Neonatal Job's syndrome featuring a vesicular eruption.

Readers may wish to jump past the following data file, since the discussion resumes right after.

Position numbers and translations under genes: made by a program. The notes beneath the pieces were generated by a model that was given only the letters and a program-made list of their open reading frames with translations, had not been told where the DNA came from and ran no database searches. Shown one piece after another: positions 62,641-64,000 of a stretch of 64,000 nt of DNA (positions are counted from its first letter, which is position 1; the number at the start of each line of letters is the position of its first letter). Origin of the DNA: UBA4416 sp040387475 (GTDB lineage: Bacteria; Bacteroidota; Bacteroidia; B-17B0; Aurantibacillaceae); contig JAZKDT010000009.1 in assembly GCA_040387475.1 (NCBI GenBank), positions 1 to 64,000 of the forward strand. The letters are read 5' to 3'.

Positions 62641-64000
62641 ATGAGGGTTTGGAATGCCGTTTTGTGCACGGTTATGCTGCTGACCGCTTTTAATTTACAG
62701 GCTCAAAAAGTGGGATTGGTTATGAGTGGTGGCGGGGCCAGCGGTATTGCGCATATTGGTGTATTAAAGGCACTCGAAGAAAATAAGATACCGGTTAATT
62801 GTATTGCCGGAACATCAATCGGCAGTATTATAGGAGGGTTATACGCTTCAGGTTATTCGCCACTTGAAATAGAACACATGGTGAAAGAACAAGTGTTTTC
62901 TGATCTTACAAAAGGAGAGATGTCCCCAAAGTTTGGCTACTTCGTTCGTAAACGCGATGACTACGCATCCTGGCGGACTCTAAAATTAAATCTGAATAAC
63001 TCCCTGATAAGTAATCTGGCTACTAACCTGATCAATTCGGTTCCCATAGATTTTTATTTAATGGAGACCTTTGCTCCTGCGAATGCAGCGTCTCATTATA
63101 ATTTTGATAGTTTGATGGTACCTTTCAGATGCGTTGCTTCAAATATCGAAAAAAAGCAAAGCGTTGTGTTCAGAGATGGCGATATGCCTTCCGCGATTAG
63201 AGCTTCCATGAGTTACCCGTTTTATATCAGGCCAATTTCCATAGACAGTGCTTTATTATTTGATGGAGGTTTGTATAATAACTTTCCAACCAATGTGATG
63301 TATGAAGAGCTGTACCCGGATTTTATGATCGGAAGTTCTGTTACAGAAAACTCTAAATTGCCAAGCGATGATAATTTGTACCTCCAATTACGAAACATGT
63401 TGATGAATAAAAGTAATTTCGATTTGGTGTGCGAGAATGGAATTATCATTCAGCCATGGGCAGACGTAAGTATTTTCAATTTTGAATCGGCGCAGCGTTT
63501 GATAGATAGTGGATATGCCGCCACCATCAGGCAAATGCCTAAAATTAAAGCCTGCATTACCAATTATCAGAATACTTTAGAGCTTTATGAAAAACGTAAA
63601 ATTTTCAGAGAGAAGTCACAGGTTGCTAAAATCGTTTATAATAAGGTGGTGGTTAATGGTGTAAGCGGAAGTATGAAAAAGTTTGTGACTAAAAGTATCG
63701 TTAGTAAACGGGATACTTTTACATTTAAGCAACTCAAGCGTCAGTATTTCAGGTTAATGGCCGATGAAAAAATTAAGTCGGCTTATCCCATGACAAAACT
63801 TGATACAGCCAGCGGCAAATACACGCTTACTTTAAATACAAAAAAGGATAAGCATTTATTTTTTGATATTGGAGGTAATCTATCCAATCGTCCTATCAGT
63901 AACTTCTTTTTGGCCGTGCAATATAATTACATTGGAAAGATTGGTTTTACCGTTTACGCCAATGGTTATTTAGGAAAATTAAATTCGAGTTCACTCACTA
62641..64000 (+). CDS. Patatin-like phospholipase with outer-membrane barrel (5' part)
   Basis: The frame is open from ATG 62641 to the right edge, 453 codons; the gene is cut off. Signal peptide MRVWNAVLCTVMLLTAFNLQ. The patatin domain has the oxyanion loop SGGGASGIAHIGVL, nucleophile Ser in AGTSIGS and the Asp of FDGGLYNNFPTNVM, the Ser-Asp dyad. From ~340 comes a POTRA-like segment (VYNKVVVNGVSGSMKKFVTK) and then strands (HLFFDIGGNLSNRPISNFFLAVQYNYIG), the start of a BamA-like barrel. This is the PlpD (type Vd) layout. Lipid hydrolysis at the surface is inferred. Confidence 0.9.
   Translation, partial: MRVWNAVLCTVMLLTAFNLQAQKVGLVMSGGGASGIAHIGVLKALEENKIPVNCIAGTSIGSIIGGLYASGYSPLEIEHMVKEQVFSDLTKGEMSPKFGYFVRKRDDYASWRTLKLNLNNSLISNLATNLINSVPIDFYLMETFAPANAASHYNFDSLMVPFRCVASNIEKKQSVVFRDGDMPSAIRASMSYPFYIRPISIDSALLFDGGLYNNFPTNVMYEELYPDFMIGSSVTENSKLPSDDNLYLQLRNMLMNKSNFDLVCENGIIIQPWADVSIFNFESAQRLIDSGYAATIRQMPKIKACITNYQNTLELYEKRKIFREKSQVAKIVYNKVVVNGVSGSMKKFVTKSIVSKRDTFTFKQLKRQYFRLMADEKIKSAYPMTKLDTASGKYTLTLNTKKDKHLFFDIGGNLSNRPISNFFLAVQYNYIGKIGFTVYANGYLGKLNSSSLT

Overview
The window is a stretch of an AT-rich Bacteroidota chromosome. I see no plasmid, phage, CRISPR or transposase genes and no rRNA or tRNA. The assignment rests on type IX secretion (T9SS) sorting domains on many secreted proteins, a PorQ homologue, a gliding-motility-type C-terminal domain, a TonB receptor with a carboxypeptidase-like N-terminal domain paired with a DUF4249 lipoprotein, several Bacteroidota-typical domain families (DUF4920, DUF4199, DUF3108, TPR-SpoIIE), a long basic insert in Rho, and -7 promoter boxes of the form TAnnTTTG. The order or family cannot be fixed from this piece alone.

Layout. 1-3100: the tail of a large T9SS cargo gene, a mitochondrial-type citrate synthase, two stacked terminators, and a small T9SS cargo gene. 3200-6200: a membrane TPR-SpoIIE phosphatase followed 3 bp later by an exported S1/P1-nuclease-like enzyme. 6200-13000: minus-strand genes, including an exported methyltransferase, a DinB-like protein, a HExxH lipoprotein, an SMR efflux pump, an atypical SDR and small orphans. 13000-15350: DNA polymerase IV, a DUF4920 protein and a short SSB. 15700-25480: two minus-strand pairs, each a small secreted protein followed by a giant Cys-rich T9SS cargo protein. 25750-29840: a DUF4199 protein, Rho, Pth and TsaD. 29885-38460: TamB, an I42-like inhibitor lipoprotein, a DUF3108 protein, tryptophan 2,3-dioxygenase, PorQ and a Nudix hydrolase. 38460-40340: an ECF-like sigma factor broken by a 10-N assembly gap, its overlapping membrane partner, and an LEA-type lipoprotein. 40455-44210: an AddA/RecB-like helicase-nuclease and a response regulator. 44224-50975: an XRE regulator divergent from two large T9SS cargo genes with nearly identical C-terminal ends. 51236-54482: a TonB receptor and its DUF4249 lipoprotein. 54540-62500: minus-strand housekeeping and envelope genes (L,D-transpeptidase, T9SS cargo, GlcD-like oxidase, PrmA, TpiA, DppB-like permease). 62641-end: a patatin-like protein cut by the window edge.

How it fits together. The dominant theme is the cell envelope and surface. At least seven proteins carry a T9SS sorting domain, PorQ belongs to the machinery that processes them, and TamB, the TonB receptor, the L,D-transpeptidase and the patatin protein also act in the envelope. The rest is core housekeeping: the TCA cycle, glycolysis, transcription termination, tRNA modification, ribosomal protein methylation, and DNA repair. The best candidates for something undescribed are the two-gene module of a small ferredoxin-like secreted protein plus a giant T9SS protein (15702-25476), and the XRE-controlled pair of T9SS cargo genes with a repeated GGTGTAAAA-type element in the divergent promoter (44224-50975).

A newborn infant who developed a vesicular eruption, clinically indistinguishable from herpetic lesions, eventually developed the classic features of Job's syndrome. The initial ares of involvement included the hands and feet, then the scalp, face, and suprapubic skin. The clear, tense vesicles varied only slightly in size and appeared as isolated, grouped, or confluent lesions on inflamed skin. Many eventually became umbilicated. The more typical eczematous component appeared over the course of the next several months. Although the child initially had an elevated white blood cell count and eosinophilia, his IgE level did not become dramatically elevated until after 1 year of age. Job's syndrome should be considered as part of the differential diagnosis of a vesicular eruption in the newborn.
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